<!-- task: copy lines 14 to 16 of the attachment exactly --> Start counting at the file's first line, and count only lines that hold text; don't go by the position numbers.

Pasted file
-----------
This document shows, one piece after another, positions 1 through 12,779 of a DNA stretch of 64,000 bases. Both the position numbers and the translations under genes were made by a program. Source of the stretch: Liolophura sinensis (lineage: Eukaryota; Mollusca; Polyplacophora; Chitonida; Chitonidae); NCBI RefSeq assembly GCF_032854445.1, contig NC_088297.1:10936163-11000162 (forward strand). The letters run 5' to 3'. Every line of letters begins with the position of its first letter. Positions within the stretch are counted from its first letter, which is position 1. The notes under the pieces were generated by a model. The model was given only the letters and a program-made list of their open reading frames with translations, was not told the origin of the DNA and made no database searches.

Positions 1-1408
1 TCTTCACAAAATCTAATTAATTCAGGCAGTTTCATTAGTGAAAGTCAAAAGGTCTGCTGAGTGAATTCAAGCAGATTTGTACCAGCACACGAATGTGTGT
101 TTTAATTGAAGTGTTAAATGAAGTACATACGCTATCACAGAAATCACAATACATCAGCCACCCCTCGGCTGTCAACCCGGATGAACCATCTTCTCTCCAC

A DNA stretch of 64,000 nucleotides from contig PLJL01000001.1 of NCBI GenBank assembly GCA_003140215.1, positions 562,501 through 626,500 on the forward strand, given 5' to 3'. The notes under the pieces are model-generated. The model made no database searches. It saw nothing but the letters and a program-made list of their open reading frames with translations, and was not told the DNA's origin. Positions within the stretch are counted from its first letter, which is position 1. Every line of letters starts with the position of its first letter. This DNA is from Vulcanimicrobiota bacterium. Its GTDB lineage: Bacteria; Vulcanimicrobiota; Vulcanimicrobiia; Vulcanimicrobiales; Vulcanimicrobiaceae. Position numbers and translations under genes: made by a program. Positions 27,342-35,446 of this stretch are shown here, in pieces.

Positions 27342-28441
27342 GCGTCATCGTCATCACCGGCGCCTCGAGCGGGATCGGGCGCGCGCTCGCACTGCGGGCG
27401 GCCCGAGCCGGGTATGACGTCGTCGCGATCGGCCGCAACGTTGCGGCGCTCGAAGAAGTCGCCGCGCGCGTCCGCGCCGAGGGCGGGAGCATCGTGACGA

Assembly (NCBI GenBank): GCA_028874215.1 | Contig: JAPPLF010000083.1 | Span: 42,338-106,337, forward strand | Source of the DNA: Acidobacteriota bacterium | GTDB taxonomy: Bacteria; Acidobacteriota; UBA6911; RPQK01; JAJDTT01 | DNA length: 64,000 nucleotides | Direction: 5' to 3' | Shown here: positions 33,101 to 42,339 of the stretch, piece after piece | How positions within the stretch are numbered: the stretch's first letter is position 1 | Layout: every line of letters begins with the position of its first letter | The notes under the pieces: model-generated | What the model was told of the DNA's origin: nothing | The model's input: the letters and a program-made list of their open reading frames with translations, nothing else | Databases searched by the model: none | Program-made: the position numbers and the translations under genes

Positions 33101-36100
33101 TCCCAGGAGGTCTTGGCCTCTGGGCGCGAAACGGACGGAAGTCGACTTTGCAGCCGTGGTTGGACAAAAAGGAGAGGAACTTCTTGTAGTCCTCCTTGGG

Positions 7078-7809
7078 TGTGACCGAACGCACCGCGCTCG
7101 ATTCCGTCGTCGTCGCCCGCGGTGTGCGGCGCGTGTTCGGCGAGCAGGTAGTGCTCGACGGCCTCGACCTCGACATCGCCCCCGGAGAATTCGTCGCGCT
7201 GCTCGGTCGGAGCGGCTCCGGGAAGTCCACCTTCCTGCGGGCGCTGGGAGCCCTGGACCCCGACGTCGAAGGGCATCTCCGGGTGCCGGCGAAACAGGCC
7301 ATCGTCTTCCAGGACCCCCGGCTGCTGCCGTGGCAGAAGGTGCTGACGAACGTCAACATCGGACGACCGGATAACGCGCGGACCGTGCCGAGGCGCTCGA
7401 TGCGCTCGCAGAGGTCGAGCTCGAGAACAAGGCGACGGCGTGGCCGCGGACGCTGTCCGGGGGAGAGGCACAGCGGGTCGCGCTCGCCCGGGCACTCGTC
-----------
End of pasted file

7101 ATTCCGTCGTCGTCGCCCGCGGTGTGCGGCGCGTGTTCGGCGAGCAGGTAGTGCTCGACGGCCTCGACCTCGACATCGCCCCCGGAGAATTCGTCGCGCT
7201 GCTCGGTCGGAGCGGCTCCGGGAAGTCCACCTTCCTGCGGGCGCTGGGAGCCCTGGACCCCGACGTCGAAGGGCATCTCCGGGTGCCGGCGAAACAGGCC
7301 ATCGTCTTCCAGGACCCCCGGCTGCTGCCGTGGCAGAAGGTGCTGACGAACGTCAACATCGGACGACCGGATAACGCGCGGACCGTGCCGAGGCGCTCGA